Women for a Healthy Environment (WHE) educates individuals about environmental exposures to public health, provides action steps communities can take to mitigate those risks, and advocates for solutions that create a better tomorrow for all. Through educational programming, technical assistance and advocacy, our organization focuses on creating healthy communities for families to live, learn, work and grow. The organization’s three main program areas are: Healthy Homes, Healthy Schools and Healthy Early Learning Centers.
Since 2009 WHE has educated over 25,000 individuals across southwestern PA regarding persistent, bio accumulative and toxic chemicals. The Toxic Substances Control Act (TSCA) was passed in 1976. But this law was woefully broken and in desperate need of reform, a fact that had been shared by public health groups, environmental organizations and industry alike. Since TSCA’s passage, more than 83,000 chemicals have been introduced in commerce, but only 200 of those have been reviewed by the Environmental Protection Agency. Our organization advocated for the passage of the Frank Lautenberg Chemical Safety Act in 2016.
Unfortunately, for decades the United States operated on a system that chose to prove the harm of a chemical, rather than ensure the safety of the chemical before it was placed in production. We know there are classes of chemicals still used today that impact our health and the environment and have been linked to disease and illness, including certain cancers, hormone disruption and intellectual delays and disabilities.
According to the EPA, “Per- and polyfluoroalkyl substances (PFAS) are a group of man-made chemicals that includes PFOA, PFOS, GenX, and many other chemicals. PFAS have been manufactured and used in a variety of industries around the globe, including in the United States since the 1940s…There is evidence that exposure to PFAS can lead to adverse human health effects.”
Through our Healthy Homes programming, staff discuss where PFAS exposure may exist including food packaging, consumer products (such as carpet, furniture, cookware and personal care products), flame retardants and firefighting foam. Also shared is information on avoiding such exposure, as well as healthier and safer consumer product alternatives. However, there is little that can be done regarding drinking water contamination from PFAS, other than managing (removing) contamination at the source.
On April 25, 2019 the EPA announced it is seeking public comment on a draft set of interim recommendations for cleaning up groundwater contaminated with PFOA and PFOS. When finalized, the recommendations will provide a starting point for making site-specific cleanup decisions. However, concern is mounting that those levels are too high and not health protective.
The federal Agency for Toxic Substances and Disease Registry (ATSDR), part of the Centers for Disease Control and Prevention (CDC), released a report in the summer of 2018 which proposed health thresholds for PFOA and PFOS approximately 10 times lower than EPA’s health threshold (reference dose) used to generate its health advisory for drinking water.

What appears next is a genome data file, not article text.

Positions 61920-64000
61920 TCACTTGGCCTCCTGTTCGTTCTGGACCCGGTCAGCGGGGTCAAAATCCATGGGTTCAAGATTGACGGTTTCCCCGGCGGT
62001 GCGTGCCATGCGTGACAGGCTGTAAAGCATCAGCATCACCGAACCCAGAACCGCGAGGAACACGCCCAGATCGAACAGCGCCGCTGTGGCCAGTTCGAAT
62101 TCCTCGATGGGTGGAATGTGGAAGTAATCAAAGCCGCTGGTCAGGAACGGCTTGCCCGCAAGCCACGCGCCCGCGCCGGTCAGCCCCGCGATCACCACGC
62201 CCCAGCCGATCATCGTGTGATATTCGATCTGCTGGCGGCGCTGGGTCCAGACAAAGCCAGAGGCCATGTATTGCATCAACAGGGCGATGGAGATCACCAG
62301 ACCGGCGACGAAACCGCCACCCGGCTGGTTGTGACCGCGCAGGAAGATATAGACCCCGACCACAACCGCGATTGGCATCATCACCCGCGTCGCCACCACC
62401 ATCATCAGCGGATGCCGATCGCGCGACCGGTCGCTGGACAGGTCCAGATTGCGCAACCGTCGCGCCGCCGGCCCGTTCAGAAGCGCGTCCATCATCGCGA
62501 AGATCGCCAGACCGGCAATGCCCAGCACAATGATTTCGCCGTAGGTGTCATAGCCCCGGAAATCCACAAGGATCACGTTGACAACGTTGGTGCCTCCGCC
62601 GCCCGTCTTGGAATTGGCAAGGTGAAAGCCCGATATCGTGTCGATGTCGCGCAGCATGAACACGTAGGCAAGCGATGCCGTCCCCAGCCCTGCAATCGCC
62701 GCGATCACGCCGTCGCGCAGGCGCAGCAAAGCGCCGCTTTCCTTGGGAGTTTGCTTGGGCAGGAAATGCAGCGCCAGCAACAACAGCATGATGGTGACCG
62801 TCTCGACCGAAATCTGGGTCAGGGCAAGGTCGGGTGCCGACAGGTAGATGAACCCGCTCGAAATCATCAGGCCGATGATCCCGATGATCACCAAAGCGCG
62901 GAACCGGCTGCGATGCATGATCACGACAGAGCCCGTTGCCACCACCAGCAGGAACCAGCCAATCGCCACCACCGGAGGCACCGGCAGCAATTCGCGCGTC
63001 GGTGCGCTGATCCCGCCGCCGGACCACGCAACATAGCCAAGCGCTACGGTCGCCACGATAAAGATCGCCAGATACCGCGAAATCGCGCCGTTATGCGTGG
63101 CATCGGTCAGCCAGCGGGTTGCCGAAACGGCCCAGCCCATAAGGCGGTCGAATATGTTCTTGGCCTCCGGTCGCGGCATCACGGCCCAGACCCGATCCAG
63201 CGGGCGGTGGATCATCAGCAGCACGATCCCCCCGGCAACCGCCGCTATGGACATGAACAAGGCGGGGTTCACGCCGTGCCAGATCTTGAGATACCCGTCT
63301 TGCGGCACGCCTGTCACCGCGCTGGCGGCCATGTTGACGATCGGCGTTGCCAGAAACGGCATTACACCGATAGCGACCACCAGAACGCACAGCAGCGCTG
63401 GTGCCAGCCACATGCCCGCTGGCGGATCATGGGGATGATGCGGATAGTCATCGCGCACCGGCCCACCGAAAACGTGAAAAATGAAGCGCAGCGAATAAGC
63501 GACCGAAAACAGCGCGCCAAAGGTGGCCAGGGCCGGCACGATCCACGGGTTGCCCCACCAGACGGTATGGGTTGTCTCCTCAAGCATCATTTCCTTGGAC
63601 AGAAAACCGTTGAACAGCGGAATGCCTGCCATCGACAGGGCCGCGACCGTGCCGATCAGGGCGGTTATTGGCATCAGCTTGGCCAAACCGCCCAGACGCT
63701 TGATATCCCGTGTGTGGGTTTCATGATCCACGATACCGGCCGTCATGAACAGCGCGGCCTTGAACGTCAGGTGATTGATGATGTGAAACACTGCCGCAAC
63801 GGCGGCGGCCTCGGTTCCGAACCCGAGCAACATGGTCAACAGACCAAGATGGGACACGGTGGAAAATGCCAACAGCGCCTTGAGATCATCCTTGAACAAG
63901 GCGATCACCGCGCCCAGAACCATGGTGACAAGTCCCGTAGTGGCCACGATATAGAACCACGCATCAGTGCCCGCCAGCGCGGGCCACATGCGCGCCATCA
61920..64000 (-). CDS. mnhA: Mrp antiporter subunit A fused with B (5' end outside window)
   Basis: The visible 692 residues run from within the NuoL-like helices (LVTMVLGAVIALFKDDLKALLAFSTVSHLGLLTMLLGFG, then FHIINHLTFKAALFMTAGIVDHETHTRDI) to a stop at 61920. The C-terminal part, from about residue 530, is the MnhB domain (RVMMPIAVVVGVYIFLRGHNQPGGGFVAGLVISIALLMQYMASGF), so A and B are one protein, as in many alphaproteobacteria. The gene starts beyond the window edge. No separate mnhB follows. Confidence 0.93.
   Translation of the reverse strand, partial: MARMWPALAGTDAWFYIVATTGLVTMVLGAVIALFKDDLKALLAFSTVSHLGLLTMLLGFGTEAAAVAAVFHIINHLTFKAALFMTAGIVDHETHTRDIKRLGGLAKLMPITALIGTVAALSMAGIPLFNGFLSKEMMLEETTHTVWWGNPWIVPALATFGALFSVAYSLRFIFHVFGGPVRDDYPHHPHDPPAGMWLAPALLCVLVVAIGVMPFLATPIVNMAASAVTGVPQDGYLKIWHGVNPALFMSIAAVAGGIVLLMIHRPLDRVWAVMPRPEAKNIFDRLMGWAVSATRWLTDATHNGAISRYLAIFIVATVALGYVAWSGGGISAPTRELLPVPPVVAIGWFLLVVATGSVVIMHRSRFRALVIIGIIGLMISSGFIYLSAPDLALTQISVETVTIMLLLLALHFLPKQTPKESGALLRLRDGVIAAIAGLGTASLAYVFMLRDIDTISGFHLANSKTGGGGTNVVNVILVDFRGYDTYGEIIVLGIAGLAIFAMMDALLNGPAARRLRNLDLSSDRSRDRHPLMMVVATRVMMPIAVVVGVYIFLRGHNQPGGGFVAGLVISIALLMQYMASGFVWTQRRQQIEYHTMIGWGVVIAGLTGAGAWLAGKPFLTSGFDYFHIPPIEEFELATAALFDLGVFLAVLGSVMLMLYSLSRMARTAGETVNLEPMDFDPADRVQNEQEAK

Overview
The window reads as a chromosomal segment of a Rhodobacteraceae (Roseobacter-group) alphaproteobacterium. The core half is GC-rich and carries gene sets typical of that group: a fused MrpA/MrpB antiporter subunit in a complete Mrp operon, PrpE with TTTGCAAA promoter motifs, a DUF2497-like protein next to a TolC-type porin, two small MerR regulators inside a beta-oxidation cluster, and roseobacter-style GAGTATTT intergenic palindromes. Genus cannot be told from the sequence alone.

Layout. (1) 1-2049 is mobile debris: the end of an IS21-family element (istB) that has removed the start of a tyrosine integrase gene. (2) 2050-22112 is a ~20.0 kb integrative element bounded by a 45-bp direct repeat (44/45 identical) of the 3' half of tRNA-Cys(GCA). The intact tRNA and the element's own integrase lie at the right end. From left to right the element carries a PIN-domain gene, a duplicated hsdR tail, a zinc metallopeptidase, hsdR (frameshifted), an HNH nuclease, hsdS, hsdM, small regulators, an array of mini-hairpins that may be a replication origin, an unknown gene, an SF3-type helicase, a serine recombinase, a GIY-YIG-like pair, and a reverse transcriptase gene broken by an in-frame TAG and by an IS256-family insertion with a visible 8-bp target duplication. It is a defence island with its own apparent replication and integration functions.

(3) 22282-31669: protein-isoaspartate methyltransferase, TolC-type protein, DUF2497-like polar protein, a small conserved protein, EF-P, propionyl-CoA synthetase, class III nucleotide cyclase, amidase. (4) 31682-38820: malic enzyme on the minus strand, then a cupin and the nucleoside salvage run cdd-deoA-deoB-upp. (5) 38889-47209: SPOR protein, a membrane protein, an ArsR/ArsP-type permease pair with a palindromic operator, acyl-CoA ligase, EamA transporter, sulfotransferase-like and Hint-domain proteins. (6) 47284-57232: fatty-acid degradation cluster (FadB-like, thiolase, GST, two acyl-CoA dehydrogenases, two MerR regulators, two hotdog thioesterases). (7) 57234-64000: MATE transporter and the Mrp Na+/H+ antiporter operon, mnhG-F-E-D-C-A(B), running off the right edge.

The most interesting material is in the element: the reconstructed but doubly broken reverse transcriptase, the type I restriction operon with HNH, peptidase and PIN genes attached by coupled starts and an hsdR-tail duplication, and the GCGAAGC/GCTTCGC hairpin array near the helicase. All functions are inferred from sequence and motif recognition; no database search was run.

As noted by our colleagues at the National Resources Defense Council, “the Michigan PFAS Science Advisory Panel found that a person exposed to 70 ppt of PFOA in their drinking water would have a blood serum level of PFOA in the same range as the blood serum levels where adverse health effects have been observed in human studies, such as the C8 study in West Virginia. Therefore, the Panel concluded that, ‘the research supports the potential for health effects resulting from long term exposure to drinking water with concentrations below 70 ppt.'”
We applaud Governor Wolf for taking action to address PFAS exposure in the commonwealth by: establishing a task force, requiring the Department of Environmental Protection (DEP) to develop a PFAS sampling plan and create site plans, increasing public education and calling for federal funding to support remediation efforts across the state.
We urge Governor Wolf and his administration to:
- establish drinking water limits for PFAS chemicals (to be viewed as a class of chemicals) based on the latest available science as noted above to ensure such limits are truly health-protective
- require a treatment technique using state of the art treatment for total PFAS,
- follow the lead of other states and ban PFAS in firefighting foam and food packaging,
- conduct health monitoring in contaminated areas, and
- hold polluters accountable for their action.
In closing, thank you for this opportunity to provide comment. We are encouraged by the commonwealth taking a leadership role on this significant public health issue, and look forward to action steps that will lead to a healthier tomorrow for the residents of Pennsylvania. The time to act is now.